If you’re reading this article, there’s a pretty reasonable chance that you have moved out of your parents’ place and are trying to make it on your own. There’s also a pretty good chance that there are a couple of last generation consoles taking up space somewhere in your childhood home. The combination of these circumstances makes this holiday season the perfect time to try to get your parents into gaming.
Video games are a hobby that can be enjoyed regardless of age and can connect people from around the world. Now that you’re not around to bug them, your parents have more time than ever to adopt this rewarding recreational activity. With winter coming on and the holiday season rapidly approaching, here are the five best games to purchase for your parents as you convince them to begin their fledgling gaming careers.
While it would be fair to assume that your folks would not be able to relate to the supernatural exploits of a bunch of lovable Japanese high-schoolers, consider this: How many stories have you heard about your parents’ high school days? Probably almost too many. Persona 5 perfectly captures and presents this nostalgic and impossibly charming version of high school to players and is perhaps the best game of 2017 to buy for your parents.
Retired or nearing retirement parents might be the perfect demographic for Persona 5, as they actually have enough free time to play this exceptionally long JRPG. This ATLUS title takes around 120 hours to complete without skipping story content. While they might be a bit overwhelmed at first, you folks could easily get engrossed in this beautiful story and world. By the way, P5 is also available as little as 40 bucks right now and can run on last generation’s PlayStation 3 with hardly any drops in quality.
Wii Sports Resort
The Wii, perhaps more than any other console, made games that every member of the family could enjoy. It’s no surprise, then, that there are plenty of games for the Wii that are perfect to start your parent’s relationship with video games.
Wii Sports Resort might be the perfect game for those new to the entertainment medium to play on a quiet at home. It’s fun, easy to learn, and is endorsed by the American Heart Association as a means of light exercise. While it may not be narratively deep or compelling, it’s a great jumping off point and even better gift for older individuals to get into gaming.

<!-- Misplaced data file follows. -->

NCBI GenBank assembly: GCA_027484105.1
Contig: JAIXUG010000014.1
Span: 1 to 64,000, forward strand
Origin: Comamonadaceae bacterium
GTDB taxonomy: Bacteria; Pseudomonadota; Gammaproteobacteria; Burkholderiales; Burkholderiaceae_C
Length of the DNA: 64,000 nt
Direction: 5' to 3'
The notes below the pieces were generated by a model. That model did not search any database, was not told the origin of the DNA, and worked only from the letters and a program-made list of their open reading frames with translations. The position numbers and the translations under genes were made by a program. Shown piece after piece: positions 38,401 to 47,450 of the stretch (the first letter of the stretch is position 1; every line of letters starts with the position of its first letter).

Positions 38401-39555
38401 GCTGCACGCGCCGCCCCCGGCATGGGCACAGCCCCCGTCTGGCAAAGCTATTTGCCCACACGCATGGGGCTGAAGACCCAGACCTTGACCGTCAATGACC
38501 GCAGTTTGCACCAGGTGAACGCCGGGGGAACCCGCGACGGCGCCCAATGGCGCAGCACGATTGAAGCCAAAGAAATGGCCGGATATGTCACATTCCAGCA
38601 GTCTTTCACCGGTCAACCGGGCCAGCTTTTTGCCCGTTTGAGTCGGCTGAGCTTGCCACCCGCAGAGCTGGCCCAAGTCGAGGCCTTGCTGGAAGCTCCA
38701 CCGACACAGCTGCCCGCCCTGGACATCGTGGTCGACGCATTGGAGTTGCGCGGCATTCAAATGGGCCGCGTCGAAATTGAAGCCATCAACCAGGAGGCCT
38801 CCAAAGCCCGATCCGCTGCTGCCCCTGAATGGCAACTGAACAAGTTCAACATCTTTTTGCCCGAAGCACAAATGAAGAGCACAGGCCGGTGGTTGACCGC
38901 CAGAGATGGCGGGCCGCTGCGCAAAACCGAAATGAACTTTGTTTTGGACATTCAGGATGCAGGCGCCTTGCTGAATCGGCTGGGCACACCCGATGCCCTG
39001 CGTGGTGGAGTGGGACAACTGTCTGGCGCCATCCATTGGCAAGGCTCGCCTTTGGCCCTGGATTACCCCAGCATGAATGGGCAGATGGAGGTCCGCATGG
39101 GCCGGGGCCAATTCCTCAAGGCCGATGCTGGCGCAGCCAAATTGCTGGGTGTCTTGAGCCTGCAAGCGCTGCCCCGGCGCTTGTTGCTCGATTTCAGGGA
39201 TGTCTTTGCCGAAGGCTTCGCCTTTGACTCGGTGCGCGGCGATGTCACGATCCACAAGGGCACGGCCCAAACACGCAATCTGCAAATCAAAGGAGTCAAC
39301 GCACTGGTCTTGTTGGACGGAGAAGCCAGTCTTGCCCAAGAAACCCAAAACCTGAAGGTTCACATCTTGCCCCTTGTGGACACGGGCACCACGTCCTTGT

Metal Gear Solid: The Legacy Collection
Metal Gear Solid invented the concept of games presenting their story as a cinematic narrative. The majority of each of the games are completable without having to kill or even fight enemies; with the exception of bosses. While fighting enemies can be fun – and a bit difficult for those not used to shooters – the game actually rewards players for avoiding confrontation and not killing enemies.
These elements make the MGS series a perfect starting point for your parents to get into video games. Sure, the games are a bit ridiculous and campy, but so are most of the 80s action movies that your folks absolutely have to watch whenever they air on IFC or AMC. This collection of groundbreaking games is also procurable for less than thirty bucks; although it would be more fun if were instead labeled as a “box set.”
The Legend of Zelda: Twilight Princess
With Breath of the Wild revolutionizing open world games as we know them, there has never been a better time to convince people to play a Zelda title. However, your parents probably don’t own a notoriously hard to come by Nintendo Switch. Thankfully another great Zelda game – Twilight Princess – is available on both the GameCube and Wii.
Legend of Zelda: Twilight Princess is probably the best place for parents to jump into the Zelda franchise. It’s fun, linear in a way that doesn’t feel limiting, and is one of the more narratively compelling Zelda titles. While it may not be Breath of the Wild, this more traditional Zelda game is a better starting point for older players who may find BotW’s open world a bit overwhelming.
This ATLUS title is essentially the video game version of a trashy romance novel or a high stakes version of The Bachelor. This, of course, means that it would make the perfect gift to the parents of any household where these programs and books are commonplace.
While Catherine is a respectable puzzle-platformer, its main draw is its enticing narrative. The game allows players to take control of Vincent, a lay-about who accidentally cheats on his longtime girlfriend – also named Katherine – and has to deal with the ethical and physical ramifications of sleeping with Catherine. Your parents will even be able to control how good of a person Vincent is by answering dozens of subtitle personality questions. The nine unique endings will also allow your folks to replay it to their heart’s content.